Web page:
Optimizing Docker images size

It’s easy to make Docker images bigger than needed. This has a negative impact in both push and pull time but it may also be hiding additional problems you should address before they become critical.

In this post I will explain you three techniques to help you slim down your Docker images:

Chain commands when possible

Whenever possible, chain commands instead of running several RUN instructions one after the other. Docker works using layers and each single instruction creates a layer. Even if an instruction removes leftovers of the previous one, the corresponding layer still takes that extra space.

Prefer chaining commands to multiple RUN instructions.

Let’s see this with an example. Take this small Dockerfile that downloads a zip file from Github and uncompresses it.

FROM alpine:3.12.0

RUN wget https://github.com/caffco/get-video-duration/archive/v3.0.0.zip
RUN unzip v3.0.0.zip
RUN rm v3.0.0.zip

You will notice that at the end we remove the compressed file so the resulting image should be quite small, right? Well, it takes 5.54Mb but if we remove the size taken by the base Alpine image (5.32Mb) we can see that these lines make the resulting image bigger by 225Kb. Can we do better? Let’s try to chain the commands.

FROM alpine:3.12.0

RUN wget https://github.com/caffco/get-video-duration/archive/v3.0.0.zip && unzip v3.0.0.zip && rm v3.0.0.zip

And the result? The new image only takes 5.47MB. Subtracting again the size of the base image we can see that this new instruction (layer) only takes 154Kb.

We saved 70kb, almost a third of the size of the size we introduced in the previous example and the resulting image filesystem is identical.

Leverage multi-stage builds

If you are new to Docker you might not know that you can use intermediate images to do some heavy setup while keeping the resulting image small. This is particularly useful when you don’t control the leftovers of the setup process.

Use intermediate images when you can’t control the leftovers.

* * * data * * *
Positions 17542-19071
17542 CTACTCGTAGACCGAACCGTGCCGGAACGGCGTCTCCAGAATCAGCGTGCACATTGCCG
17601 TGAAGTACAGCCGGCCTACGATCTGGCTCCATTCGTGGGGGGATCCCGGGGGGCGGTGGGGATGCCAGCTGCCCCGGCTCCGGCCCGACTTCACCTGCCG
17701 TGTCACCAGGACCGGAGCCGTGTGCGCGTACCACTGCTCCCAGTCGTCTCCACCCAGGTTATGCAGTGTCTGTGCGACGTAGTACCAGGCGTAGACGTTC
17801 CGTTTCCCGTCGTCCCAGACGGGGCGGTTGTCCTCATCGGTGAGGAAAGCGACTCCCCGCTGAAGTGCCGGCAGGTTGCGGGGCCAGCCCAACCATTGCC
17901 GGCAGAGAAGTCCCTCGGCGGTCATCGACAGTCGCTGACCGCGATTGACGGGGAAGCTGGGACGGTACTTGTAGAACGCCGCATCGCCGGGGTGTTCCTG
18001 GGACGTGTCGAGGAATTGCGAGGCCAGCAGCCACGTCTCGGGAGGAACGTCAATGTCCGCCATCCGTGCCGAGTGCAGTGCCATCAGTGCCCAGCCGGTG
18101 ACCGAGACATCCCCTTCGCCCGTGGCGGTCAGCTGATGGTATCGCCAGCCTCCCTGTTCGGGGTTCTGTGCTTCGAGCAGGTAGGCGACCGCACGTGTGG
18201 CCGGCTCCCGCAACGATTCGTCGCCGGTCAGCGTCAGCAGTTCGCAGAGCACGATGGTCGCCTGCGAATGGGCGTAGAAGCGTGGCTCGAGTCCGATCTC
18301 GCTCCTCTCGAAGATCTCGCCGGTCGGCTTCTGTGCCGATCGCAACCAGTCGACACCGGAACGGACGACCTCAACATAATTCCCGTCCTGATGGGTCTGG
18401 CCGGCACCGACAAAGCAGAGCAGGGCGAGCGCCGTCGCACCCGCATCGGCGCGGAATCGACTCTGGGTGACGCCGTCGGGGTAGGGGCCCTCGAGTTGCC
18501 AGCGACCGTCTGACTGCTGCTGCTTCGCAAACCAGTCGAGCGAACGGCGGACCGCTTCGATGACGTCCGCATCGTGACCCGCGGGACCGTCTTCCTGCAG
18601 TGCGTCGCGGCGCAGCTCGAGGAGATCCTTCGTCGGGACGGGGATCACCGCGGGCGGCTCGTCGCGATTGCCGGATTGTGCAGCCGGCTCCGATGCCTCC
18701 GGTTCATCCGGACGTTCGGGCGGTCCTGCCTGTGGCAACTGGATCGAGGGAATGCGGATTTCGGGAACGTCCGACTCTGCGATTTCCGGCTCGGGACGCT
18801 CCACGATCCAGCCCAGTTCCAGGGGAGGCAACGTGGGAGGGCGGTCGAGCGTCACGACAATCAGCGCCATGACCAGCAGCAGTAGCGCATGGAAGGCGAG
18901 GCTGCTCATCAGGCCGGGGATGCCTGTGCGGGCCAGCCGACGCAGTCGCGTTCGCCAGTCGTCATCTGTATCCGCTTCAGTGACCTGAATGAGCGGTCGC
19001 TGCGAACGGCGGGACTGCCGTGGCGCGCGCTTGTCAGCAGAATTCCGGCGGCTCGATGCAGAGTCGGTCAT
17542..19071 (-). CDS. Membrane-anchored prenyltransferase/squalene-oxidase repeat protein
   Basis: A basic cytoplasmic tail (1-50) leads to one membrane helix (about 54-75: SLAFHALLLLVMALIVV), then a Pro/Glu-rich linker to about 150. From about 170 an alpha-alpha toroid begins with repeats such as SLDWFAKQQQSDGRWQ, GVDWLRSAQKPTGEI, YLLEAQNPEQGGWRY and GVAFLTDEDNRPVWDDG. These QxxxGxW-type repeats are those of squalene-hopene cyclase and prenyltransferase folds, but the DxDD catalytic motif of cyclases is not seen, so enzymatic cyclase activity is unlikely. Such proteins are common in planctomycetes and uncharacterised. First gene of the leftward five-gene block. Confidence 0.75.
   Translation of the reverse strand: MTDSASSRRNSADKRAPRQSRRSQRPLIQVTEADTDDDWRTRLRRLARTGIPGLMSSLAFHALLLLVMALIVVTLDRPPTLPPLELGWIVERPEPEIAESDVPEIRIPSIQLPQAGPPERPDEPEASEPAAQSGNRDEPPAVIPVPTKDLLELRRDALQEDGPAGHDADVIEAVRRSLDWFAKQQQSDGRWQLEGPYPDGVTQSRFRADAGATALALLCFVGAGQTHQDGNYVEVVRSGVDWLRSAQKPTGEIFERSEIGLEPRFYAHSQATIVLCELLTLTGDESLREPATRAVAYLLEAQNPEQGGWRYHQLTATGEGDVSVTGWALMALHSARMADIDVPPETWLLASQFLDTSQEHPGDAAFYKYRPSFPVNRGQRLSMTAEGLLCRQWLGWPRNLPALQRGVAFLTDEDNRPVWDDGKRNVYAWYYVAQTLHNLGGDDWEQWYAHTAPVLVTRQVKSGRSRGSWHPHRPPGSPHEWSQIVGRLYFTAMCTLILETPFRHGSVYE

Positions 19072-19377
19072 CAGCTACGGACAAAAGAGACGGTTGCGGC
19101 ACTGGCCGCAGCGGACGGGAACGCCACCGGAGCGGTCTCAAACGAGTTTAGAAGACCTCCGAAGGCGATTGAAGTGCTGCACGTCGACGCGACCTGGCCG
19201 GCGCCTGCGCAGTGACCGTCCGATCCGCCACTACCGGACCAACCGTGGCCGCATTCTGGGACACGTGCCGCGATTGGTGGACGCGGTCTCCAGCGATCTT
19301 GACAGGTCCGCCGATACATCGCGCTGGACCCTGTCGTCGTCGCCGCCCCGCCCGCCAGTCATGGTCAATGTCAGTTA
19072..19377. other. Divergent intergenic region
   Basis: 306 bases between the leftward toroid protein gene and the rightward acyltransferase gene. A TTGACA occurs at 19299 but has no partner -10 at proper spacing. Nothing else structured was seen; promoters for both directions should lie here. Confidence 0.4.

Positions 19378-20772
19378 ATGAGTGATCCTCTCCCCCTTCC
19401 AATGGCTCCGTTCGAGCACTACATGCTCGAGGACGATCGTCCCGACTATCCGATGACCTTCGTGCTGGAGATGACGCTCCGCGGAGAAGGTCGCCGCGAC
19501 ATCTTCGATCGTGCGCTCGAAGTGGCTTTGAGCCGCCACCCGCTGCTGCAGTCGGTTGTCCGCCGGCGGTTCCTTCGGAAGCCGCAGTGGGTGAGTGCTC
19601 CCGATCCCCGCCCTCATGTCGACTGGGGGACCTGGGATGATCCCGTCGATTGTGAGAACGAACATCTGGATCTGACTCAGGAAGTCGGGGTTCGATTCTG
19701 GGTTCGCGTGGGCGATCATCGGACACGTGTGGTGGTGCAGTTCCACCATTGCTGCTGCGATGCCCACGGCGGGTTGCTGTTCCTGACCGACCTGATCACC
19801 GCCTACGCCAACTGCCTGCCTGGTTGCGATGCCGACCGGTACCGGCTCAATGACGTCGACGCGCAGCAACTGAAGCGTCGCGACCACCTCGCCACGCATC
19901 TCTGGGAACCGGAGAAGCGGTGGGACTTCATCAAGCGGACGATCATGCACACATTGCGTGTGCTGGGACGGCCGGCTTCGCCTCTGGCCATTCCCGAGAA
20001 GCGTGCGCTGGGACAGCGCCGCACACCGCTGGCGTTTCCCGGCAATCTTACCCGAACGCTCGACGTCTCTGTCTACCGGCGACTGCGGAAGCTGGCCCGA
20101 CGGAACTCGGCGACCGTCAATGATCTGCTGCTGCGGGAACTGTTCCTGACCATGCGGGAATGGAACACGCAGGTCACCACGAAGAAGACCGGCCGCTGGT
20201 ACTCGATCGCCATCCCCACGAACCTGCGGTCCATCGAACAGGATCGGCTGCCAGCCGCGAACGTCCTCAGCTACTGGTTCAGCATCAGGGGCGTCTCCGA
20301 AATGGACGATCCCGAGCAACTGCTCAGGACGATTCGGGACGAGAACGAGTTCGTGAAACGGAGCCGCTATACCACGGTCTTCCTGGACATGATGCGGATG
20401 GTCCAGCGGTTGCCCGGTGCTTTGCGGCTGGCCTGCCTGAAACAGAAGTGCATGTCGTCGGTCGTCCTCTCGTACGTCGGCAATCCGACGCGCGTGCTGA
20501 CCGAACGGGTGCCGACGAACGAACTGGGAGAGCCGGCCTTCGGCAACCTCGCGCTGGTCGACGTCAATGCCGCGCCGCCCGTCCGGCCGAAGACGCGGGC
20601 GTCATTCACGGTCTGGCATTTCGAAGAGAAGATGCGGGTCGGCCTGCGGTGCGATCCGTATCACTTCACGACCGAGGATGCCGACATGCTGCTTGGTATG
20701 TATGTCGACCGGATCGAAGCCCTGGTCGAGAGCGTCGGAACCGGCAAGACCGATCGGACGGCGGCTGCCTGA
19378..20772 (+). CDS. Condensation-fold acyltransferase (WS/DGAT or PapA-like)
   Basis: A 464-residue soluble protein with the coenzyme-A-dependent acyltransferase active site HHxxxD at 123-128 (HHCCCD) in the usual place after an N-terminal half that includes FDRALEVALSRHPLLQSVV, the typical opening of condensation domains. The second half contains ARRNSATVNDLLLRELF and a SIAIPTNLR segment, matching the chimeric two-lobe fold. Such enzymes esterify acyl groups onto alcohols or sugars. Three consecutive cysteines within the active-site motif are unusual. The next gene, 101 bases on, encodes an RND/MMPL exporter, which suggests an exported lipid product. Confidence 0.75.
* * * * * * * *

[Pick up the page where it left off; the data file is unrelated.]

Let’s see this with an example. Take this small Dockerfile that clones a git repo from Github and builds it.

FROM node:14-alpine3.12

RUN \
  apk add --no-cache git && \
  git clone https://github.com/caffco/get-video-duration.git && \
  apk del git && \
  yarn --cwd get-video-duration --frozen-lockfile && \
  yarn --cwd get-video-duration build && \
  mv get-video-duration/dist dist && \
  rm -rf get-video-duration

We’ve been extra careful this time and are chaining together all commands. We also took care of removing git after finishing using it and we even removed the source code after we built it! So there are no leftovers, right?

This new layer takes 513Mb and in should only have the build results which are much, much, smaller (around 10kb) so there are some leftovers for sure…

Don’t worry about finding leftovers at this point. Next section is focused on just that.

Let’s use an intermediate image to build the library and forget about leftovers: intermediate image’s layers are lost and don’t take part of the resulting image’s layer stack. To do so we use the FROM <base> AS <intermediate-image-name> syntax:

FROM node:14-alpine3.12 AS intermediate

RUN \
  apk add --no-cache git && \
  git clone https://github.com/caffco/get-video-duration.git && \
  yarn --cwd get-video-duration --frozen-lockfile && \
  yarn --cwd get-video-duration build

FROM node:14-alpine3.12